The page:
The Australian Industry Group Australian Performance of Manufacturing Index (Australian PMI) eased by 0.8 points to 50.4 in October – a fourth consecutive month of deceleration and the weakest monthly result for the index since September 2020.
Four of the activity indexes in the Australian PMI contracted in October, with declines in production, employment, exports and supplier deliveries. More positively, forward orders continued to expand at a relatively strong pace, indicating that recovery is likely after COVID-19 restrictions lift more fully and across more locations.
“Although restrictions began to be eased, vaccination rates rose and the country edged towards a living with COVID approach, the year-long run of improving manufacturing performance was put on hold in October,” Ai Group chief executive Innes Willox said.
“Ongoing restrictions, supply chain dislocation and difficulties in filling positions combined to hold back further expansion in the sector. These factors are also driving up input prices, some of which are flowing through to customers where market conditions permit.”
According it Willox, the largest manufacturing sector – food and beverages – recorded a sharp contraction in the face of low demand and unavailability of freight.
Meanwhile, the metal products sector edged into negative territory in the face of continuing activity restrictions, supply chain disruption and shortages of labour.
“Other manufacturing sectors managed to lift performance even though many businesses reported similar barriers to growth,” Willox said.
“Although October was nothing to write home about, manufacturers will be encouraged by the sharp lift in new orders received and by the further progress towards removing COVID restrictions.”
Key Findings for October 2021
Of the six manufacturing sectors in the Australian PMI, machinery and equipment (up 7.0 points to 55.4), chemicals (up 2.8 points to 57.0), building materials (up 4.3 points to 55.6) and TCF (up 5.6 points to 52.5) expanded in October, partly due to eased activity restrictions in NSW.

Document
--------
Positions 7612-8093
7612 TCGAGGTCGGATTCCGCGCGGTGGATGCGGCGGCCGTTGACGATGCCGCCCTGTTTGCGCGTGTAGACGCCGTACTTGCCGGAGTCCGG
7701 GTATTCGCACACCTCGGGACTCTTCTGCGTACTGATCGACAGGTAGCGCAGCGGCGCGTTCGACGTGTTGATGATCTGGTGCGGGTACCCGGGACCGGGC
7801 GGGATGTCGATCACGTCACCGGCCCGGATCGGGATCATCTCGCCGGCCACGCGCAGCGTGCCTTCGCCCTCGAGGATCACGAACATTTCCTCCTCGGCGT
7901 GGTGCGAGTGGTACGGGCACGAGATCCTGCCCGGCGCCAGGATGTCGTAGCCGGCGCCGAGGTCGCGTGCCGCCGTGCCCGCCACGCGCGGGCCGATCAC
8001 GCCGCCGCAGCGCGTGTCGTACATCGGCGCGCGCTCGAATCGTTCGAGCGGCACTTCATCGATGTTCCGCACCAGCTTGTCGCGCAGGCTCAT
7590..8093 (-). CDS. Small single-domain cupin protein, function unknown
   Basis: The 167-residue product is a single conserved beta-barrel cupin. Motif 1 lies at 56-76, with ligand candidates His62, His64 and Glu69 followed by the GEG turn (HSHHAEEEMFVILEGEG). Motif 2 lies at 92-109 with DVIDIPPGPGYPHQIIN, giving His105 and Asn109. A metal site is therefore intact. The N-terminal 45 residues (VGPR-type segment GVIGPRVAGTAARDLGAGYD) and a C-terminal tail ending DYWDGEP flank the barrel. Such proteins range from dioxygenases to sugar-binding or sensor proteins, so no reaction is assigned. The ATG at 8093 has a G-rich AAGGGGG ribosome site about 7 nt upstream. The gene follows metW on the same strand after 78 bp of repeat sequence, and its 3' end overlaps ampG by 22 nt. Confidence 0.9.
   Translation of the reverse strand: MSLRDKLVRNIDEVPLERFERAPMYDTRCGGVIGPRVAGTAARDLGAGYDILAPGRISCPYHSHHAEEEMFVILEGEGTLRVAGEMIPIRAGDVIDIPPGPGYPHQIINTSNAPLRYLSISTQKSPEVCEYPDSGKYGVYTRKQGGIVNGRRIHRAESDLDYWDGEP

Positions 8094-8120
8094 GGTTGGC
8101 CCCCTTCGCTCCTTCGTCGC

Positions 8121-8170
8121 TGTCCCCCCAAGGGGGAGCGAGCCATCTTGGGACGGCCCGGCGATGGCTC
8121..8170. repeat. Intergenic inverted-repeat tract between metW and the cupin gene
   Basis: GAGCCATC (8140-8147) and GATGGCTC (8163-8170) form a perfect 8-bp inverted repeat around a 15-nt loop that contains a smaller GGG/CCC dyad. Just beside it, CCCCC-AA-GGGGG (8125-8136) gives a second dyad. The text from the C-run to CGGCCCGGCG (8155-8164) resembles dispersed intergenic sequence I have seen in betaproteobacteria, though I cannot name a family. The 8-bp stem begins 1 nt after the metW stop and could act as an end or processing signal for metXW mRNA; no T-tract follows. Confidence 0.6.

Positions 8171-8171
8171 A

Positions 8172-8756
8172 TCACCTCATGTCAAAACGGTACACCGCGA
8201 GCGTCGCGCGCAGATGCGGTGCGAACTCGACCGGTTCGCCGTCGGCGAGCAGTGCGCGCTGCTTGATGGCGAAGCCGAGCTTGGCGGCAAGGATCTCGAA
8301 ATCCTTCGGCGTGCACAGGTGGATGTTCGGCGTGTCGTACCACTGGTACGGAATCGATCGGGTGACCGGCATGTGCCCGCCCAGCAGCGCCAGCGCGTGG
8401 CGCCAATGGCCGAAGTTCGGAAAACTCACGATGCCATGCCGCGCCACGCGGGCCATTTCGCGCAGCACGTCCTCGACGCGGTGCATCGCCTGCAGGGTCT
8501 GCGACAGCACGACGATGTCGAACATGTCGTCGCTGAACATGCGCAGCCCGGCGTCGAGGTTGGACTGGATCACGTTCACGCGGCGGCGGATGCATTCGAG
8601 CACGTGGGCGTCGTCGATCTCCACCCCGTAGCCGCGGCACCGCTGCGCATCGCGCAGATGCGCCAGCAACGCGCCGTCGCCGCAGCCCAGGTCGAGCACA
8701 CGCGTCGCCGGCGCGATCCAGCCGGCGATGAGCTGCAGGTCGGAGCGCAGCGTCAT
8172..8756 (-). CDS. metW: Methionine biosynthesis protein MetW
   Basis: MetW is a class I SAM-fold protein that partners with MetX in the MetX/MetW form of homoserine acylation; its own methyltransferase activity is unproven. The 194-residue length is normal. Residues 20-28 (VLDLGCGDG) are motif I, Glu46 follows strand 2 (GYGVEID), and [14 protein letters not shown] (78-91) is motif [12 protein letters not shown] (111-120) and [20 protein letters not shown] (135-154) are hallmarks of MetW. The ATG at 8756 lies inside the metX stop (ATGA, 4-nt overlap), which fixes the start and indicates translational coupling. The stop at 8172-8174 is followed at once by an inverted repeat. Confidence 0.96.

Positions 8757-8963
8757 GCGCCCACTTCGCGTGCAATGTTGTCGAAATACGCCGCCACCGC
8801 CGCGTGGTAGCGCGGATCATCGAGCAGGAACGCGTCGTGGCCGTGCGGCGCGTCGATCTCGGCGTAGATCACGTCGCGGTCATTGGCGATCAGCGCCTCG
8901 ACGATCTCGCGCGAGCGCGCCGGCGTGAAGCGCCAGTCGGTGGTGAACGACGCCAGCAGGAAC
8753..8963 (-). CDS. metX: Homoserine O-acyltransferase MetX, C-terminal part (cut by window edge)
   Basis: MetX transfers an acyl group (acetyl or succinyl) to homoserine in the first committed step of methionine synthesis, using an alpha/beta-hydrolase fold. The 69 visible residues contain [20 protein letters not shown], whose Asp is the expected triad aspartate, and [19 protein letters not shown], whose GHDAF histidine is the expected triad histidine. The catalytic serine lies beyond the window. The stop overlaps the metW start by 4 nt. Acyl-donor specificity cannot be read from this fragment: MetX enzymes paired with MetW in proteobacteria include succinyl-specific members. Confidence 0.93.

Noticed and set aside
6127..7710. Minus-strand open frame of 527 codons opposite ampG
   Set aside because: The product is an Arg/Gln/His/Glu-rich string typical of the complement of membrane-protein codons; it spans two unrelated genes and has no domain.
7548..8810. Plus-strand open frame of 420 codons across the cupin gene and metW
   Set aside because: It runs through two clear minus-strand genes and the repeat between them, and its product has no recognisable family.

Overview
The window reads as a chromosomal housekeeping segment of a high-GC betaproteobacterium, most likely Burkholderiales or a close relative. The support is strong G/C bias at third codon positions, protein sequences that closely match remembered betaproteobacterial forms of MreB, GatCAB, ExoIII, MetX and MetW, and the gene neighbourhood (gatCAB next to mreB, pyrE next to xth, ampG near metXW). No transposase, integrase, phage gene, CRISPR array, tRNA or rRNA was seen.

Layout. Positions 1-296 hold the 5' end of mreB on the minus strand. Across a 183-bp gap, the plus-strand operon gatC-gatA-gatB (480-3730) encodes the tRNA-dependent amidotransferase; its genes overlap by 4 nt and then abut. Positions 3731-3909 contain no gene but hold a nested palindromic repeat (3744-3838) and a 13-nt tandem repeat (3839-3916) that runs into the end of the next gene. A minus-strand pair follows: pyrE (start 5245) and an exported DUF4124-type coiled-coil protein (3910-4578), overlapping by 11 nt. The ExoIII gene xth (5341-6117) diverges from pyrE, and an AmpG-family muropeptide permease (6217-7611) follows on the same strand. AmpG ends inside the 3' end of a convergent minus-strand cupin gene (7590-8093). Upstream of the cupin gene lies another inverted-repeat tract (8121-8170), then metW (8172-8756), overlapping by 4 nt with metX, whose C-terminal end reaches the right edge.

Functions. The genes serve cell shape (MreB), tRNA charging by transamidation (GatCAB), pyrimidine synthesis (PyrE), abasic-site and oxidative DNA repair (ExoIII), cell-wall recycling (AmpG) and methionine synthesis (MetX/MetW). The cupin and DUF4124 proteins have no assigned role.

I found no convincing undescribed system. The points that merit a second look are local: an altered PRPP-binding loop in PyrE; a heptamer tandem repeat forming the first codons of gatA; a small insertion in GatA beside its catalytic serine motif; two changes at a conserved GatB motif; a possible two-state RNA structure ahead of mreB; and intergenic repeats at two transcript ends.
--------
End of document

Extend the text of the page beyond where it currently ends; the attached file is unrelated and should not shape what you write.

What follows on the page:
The index for the food and beverages sector plunged to its lowest level since August 2016 (down 13.0 points to 37.4), while metals manufacturing slid into mild contraction (down 5.5 points to 48.7).
Four of the seven activity indices in the Australian PMI fell in October (see table below), with supplier deliveries bottoming out (down 8.0 points to 41.2) while exports contracted as manufacturers reported shipping disruptions (down 6.3 points to 46.1). Sales were stable (up 1.7 points to 50.2) but new orders recorded strong expansion (up 6.3 points to 58.3), indicating that some sales are probably being postponed.
The input prices index rose by 3.7 points to 81.8 in October, approaching its record high in July, as manufacturers reported high freight costs and, in some cases, an inability to fulfil all of their orders on time due to materials shortages. The selling prices index remained strong (down 0.8 points to 63.9), indicating that manufacturers continued to pass on some of their cost increases to their customers.
The average wages index jumped above its long-run average in October (up 10.8 points to 63.7) as skilled labour shortages, staff needing to get tested and isolate, and new vaccine requirements combined to reduce staff availability and to increase wages pressures.
The Australian PMI is a national composite index calculated from a weighted mix of the diffusion indices for production, new orders, deliveries, inventories and employment. An Australian PMI reading above 50 points indicates that manufacturing activity is expanding; below 50, that it is declining. The distance from 50 indicates the strength of expansion or decline.
Australian PMI results are based on responses from a national sample of manufacturers that includes all states and all sub-sectors. The Australian PMI uses the ANZSIC industry classifications for manufacturing sub-sectors and sub-sector weights derived from ABS industry output data. Seasonally adjusted and trend data are calculated according to ABS methodology.
More information about the history and methodology of the Australian PMI is available online.